( )
  klburnside | Aug 11, 2015 |
No ( )
  thebookmagpie | Jul 14, 2015 |
Jack Gladney is a professor for Hitler Studies at college.He is the expert in his field and as a big conference on the topic is approaching, he finally starts to take German lessons – something that he has never successfully managed to learn. Jack lives with his fourth wife in his fifth marriage, Babette, and together they raise several children from their respective previous relationships. Both Jack and Babette are afraid of death, even before there is a rail accident in their area which leads to a toxic spill and disrupts their lives and routines.

White Noise is pretty exhausting to read. Sometimes it’s exhausting in a good way, but more often the novel is faithful to its own title too much and dwindles down to white noise itself.

Read more on my blog: http://kalafudra.com/2015/06/23/white-noise-don-delillo/ ( )
  kalafudra | Jun 23, 2015 |
Showing 1-5 of 96 (next | show all)
The book is so funny, so mysterious, so right, so disturbing … and yet so enjoyable it has somehow survived being cut open for twenty-five years by critics and post-grads. All of that theoretical poking and prodding, all of that po-mo-simulacra-ambiguity vivisection can’t touch the thrill of reading it
''White Noise,'' his eighth novel, is the story of a college professor and his family whose small Midwestern town is evacuated after an industrial accident. In light of the recent Union Carbide disaster in India that killed over 2,000 and injured thousands more, ''White Noise'' seems all the more timely and frightening - precisely because of its totally American concerns, its rendering of a particularly American numbness.
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The station wagons arrived at noon, a long shining line that coursed through the west campus.
"The greater the scientific advance, the more primitive the fear". Jack to Babette when talking about genetically engineered micro-organisms that would digest the 'airborne toxic event'.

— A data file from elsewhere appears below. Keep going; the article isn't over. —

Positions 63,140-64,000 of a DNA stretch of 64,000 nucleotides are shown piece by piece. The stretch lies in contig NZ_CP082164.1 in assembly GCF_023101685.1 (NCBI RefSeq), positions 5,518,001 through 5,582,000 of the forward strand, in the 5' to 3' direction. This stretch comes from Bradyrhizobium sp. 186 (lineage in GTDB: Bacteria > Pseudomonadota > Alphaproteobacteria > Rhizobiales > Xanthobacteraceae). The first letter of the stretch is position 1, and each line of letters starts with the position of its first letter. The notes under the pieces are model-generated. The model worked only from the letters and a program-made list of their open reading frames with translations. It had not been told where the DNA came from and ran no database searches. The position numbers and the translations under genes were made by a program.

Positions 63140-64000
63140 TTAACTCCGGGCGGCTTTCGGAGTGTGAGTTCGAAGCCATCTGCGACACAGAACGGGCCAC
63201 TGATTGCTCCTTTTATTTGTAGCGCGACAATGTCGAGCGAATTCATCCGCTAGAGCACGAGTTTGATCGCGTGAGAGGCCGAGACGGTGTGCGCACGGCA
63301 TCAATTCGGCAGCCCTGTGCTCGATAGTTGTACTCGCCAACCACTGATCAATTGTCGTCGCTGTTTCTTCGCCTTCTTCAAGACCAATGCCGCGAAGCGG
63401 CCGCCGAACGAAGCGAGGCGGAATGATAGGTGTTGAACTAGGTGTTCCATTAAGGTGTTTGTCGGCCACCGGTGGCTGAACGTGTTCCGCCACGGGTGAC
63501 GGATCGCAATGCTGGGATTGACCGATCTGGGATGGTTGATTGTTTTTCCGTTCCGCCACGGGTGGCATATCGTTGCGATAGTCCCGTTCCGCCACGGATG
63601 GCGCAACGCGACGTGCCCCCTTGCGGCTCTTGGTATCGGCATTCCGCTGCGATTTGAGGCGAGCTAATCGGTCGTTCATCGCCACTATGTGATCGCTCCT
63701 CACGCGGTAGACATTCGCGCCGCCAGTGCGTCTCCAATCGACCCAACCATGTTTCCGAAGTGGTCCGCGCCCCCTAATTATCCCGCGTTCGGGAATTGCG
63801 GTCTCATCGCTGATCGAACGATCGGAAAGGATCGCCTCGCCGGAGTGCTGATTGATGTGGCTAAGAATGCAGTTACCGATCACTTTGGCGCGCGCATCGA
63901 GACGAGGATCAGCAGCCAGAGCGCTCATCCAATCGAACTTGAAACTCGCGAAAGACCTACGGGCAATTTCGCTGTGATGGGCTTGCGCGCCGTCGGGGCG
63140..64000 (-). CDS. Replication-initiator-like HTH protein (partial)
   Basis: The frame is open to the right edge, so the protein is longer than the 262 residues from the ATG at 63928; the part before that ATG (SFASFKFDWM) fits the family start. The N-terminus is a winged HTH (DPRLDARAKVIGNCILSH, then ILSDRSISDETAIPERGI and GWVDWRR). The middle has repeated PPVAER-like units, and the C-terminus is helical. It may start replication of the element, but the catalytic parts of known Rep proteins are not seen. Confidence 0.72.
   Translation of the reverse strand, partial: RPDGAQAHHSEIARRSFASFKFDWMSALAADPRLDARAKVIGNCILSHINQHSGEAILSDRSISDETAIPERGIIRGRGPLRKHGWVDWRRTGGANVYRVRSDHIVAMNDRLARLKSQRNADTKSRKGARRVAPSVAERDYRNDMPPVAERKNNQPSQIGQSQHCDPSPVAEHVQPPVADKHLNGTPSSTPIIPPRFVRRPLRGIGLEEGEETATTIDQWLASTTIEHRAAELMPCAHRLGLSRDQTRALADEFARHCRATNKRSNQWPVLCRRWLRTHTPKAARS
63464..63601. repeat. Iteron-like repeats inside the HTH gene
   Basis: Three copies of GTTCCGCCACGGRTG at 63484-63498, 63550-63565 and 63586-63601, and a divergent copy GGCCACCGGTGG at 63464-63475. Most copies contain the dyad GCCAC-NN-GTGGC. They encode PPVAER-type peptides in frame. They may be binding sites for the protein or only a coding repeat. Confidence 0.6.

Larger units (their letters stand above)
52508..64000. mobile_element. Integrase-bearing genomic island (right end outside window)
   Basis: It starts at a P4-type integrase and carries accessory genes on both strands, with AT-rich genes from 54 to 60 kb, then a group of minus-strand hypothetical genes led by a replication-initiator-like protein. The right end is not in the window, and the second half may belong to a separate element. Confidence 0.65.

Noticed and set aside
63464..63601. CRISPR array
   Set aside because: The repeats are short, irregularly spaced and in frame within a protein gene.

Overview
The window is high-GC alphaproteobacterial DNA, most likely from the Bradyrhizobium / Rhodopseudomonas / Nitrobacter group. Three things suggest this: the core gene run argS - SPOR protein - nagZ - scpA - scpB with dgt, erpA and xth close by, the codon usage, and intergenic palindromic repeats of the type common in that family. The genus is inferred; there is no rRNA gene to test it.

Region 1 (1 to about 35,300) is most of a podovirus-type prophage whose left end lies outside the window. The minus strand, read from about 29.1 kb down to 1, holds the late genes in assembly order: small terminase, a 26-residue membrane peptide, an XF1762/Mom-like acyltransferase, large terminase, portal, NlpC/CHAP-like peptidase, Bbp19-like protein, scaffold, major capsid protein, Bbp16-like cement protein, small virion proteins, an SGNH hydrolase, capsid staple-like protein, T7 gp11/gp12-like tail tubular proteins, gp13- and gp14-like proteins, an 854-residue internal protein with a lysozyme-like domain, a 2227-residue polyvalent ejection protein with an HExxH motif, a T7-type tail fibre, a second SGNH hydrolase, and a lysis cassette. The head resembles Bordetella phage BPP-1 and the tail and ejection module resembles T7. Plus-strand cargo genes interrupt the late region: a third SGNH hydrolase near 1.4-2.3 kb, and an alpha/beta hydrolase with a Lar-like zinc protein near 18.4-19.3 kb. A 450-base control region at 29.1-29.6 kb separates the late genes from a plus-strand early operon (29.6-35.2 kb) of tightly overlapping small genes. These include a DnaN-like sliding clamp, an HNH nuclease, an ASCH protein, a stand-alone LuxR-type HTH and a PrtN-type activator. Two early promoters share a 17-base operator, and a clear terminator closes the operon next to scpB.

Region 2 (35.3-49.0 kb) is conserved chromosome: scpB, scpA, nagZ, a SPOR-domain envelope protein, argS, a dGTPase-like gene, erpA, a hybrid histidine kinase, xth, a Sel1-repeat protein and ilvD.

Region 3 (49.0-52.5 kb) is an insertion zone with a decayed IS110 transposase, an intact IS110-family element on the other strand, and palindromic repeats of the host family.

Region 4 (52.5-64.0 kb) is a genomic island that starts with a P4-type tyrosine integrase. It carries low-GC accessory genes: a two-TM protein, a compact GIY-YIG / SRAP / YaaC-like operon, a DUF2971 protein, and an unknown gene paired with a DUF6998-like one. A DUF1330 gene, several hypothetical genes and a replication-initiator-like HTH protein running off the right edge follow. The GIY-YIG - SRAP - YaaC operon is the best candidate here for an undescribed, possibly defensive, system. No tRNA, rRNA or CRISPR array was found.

"The airborne toxic event is a horrifying thing. Our fear is enormous. Even if there hasn't been great loss of life, don't we deserve some attention for our suffering, our human worry, our terror? Isn't fear news?" Television carrying man's speech when the family is stranded in Iron City.
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Amazon.com Amazon.com Review (ISBN 0140077022, Paperback)

Better than any book I can think of, White Noise captures the particular strangeness of life in a time where humankind has finally learned enough to kill itself. Naturally, it's a terribly funny book, and the prose is as beautiful as a sunset through a particulate-filled sky. Nice-guy narrator Jack Gladney teaches Hitler Studies at a small college. His wife may be taking a drug that removes fear, and one day a nearby chemical plant accidentally releases a cloud of gas that may be poisonous. Writing before Bhopal and Prozac entered the popular lexicon, DeLillo produced a work so closely tuned into its time that it tells the future.

(retrieved from Amazon Thu, 12 Mar 2015 18:08:07 -0400)

(see all 6 descriptions)

Jack Gladney, a professor of Nazi history at a Middle American liberal arts school, and his family comically try to handle normal family life as a black cloud of lethal gaseous fumes threatens their town.

(summary from another edition)